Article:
Ken Kesey, the author of "One Flew Over the Cuckoo's Nest" and "Sometimes a Great Notion" arrives at Perry Lane and tests the boundaries of sexual acceptance.
"It's All a Kind of Magic," by Rick Dodgson, reveals to the reader the early career of Ken Kesey, author of landmark American novels such as "One Flew Over the Cuckoo's Nest" and "Sometimes a Great Notion."
With It’s All a Kind of Magic (The University of Wisconsin Press, 2013), Rick Dodgson surveys the early career of Ken Kesey, author of One Flew Over the Cuckoo’s Nest and Sometimes a Great Notion. Revealing a youthful life of brilliance and eccentricity, this biography features a cast of characters that includes Tom Wolfe, Timothy Leary, Hunter S. Thompson, and the Grateful Dead. This excerpt from chapter 3, “Sin Hollow," chronicles Kesey’s time on the fabled Perry Lane, where Kesey’s beliefs in sexual freedom and experimentation challenged the social mores of the day.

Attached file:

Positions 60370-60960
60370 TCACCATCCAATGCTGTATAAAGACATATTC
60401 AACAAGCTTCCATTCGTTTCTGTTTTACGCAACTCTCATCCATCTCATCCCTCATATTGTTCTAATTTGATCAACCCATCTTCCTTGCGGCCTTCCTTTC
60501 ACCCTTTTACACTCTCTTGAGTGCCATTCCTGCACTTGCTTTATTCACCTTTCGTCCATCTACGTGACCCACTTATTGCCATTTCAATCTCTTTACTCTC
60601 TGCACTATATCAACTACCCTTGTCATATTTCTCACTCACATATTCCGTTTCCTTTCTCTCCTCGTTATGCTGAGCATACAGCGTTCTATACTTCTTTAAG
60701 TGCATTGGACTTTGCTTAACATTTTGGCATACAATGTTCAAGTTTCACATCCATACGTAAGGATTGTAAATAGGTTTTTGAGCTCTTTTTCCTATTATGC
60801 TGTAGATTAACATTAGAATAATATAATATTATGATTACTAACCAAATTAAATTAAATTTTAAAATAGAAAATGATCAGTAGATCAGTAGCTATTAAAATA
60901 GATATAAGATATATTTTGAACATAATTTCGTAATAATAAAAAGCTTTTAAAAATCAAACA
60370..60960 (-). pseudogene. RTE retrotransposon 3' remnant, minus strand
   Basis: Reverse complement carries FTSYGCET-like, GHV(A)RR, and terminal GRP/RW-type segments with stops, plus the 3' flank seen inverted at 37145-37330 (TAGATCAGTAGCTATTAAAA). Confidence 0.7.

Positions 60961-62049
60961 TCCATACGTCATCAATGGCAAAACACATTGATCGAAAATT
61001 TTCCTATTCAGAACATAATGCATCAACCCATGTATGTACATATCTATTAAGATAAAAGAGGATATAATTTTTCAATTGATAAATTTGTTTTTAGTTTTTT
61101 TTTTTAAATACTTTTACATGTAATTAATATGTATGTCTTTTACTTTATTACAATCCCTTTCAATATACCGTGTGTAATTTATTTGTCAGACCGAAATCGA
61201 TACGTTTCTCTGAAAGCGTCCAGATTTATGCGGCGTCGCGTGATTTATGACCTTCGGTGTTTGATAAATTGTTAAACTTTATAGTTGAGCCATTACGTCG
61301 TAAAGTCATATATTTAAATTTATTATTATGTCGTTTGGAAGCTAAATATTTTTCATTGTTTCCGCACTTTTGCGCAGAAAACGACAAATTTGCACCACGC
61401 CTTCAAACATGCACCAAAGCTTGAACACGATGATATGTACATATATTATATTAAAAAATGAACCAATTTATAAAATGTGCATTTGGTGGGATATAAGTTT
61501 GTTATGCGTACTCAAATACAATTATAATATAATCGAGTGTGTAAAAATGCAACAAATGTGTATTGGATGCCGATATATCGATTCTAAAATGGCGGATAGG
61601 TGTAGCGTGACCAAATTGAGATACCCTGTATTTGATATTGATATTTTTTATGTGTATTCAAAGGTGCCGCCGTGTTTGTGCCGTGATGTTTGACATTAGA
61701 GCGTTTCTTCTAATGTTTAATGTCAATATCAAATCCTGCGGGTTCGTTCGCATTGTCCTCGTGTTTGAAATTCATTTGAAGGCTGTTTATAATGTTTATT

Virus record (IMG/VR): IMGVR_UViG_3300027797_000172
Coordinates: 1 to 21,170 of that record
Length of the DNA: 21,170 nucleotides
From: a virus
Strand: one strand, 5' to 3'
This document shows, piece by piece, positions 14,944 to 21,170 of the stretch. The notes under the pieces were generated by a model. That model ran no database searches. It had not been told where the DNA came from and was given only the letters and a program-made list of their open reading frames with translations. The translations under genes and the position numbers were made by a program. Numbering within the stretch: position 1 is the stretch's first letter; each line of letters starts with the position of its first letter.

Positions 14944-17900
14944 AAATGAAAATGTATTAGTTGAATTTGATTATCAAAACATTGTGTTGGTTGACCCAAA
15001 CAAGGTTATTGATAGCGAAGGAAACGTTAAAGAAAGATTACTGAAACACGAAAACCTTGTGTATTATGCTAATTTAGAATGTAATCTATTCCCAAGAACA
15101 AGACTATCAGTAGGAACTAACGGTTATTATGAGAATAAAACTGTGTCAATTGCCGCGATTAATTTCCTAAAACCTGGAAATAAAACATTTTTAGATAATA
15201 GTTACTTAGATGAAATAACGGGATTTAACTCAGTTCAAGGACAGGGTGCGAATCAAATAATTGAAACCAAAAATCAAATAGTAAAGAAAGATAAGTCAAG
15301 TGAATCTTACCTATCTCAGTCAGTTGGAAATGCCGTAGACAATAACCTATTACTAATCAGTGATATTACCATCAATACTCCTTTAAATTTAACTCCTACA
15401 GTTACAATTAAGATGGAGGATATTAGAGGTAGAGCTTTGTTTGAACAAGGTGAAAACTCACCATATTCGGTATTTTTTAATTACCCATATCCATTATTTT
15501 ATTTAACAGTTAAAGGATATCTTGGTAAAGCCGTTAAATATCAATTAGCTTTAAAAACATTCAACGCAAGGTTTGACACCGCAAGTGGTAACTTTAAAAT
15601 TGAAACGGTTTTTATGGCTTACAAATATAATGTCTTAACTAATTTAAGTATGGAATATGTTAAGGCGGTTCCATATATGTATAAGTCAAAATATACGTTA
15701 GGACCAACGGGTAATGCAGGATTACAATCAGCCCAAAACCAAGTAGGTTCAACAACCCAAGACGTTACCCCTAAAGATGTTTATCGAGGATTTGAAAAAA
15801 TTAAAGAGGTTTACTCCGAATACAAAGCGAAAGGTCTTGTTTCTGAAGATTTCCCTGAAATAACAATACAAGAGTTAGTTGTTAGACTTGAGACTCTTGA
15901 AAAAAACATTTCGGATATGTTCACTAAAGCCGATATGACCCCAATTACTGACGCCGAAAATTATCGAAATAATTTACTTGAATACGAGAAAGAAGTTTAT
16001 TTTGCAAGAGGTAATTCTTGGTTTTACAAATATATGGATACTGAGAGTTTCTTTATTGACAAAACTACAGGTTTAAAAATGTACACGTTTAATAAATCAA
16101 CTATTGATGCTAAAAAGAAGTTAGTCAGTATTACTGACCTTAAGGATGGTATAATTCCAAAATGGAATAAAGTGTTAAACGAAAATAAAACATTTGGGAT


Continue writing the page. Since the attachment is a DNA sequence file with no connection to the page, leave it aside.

The straight-laced Whites — Robin the son of missionaries, Marny a practicing Quaker — objected to the wild parties. They also disapproved of the drug use that would later develop on the Lane, but they particularly disliked the Keseys’ liberal sexual attitudes. It was not as if Perry Lane had previously conformed to the conservative sexual mores of the day — far from it — but the Keseys pushed those already extended boundaries a little further. Soon after they arrived, they made it known that they had an open marriage, and it did not take long for them to start exercising their sexual freedom. They befriended a young couple who lived across the street from their cottage. After a party during which Kesey had been necking with the woman and Faye with the man, they came back to the Lane and each couple paired off to separate houses. Thus began a brief, mutually satisfying exchange that ended only when the other couple started to feel that it was becoming a strain on their marriage and on their friendship with the Keseys. This wasn’t the only extramarital fling on the Lane. “What’s wrong with a little sex,” said a female character in Hughes Rudd’s story about the Lane in the early 1950s. “That’s what Perry Lane is for, isn’t it?” Not for nothing did some disapproving locals call it “Sin Hollow.” Over the years, the line between friend and lover on Perry Lane was often difficult to discern in a social milieu that Jane Burton once described as “an incredibly supportive group love affair.” Chloe Scott put it even more succinctly: “Everybody was sleeping with everybody.”